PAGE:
Slit drum (Garamut) with drum stick

Production date
Pre 1990
Papua New Guinea
East Sepik
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Object detail

Wooden slit drum (Garamut) with drum stick. Human figure finials on drum and handle of drum stick. Incised geometric and curvilinear designs on drum body.
INDIGENOUS CULTURES Melanesian & South Sea Islander drum
Production date
Pre 1990
Drum: L 440 x W 75 x D 85 mm
Drum stick: L 270 x W 20 mm
History and use
Slit drums (garamut) are one of the most important instruments in the Sepik River region of Papua New Guinea. Slit drums are associated with men’s business and kept in men’s ritual houses for ceremonial events. In certain areas, there are taboos put in place to prevent women from playing or seeing the drums, however in others, they are relatively visible and public objects.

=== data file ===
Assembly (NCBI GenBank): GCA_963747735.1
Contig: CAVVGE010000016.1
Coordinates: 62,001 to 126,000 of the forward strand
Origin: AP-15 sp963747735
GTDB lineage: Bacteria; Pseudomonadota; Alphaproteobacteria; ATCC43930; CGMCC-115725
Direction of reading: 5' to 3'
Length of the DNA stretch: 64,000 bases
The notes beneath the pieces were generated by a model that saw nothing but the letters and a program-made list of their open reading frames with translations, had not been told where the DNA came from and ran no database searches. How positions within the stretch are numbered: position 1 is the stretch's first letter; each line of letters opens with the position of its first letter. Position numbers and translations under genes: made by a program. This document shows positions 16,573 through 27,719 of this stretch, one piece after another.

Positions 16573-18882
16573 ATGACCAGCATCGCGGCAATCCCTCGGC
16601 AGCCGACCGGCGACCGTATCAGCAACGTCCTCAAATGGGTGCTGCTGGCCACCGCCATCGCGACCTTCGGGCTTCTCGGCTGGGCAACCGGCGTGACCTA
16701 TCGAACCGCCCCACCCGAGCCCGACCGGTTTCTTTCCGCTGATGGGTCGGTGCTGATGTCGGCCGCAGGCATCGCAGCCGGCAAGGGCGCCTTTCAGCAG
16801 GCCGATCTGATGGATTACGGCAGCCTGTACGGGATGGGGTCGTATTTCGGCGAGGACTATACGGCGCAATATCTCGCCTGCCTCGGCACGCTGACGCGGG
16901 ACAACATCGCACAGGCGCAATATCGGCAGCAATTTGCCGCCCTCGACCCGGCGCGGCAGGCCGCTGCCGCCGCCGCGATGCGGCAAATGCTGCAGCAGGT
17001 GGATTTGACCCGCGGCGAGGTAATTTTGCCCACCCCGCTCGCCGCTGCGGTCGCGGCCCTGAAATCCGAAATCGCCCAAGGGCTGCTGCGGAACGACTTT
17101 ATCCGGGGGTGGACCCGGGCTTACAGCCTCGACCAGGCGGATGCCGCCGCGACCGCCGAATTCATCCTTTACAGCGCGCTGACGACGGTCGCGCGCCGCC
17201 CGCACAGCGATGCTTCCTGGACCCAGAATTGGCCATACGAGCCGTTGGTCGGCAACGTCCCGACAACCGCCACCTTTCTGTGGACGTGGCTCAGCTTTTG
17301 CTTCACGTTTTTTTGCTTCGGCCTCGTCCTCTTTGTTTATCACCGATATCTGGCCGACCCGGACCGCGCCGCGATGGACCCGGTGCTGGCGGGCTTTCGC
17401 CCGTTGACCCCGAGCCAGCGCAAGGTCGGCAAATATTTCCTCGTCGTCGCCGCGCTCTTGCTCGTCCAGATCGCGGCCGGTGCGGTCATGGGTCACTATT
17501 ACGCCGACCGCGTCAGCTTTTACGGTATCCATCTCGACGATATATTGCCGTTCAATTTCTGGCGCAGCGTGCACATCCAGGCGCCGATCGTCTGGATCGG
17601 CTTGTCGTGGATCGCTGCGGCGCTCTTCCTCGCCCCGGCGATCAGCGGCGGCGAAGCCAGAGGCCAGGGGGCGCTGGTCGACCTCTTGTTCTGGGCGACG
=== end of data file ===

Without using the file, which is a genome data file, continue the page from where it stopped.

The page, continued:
Both the drum and the drum stick are decorated with human figures, who represent ancestors. The long hooked noses of the figures and the tiered head-dresses are characteristic elements of Sepik carving. Each clan or region would have slightly varying designs for the ancestor figures.

Seen as more than just an instrument, garamut are used to announce meetings and warnings and communicate with both individuals and neighbouring villages. They would also convey messages of life, death and even voice mythical stories to the community.

This object was collected by donor Peter Watt in 1990 and donated to the Museum of Tropical Queensland in 2012.
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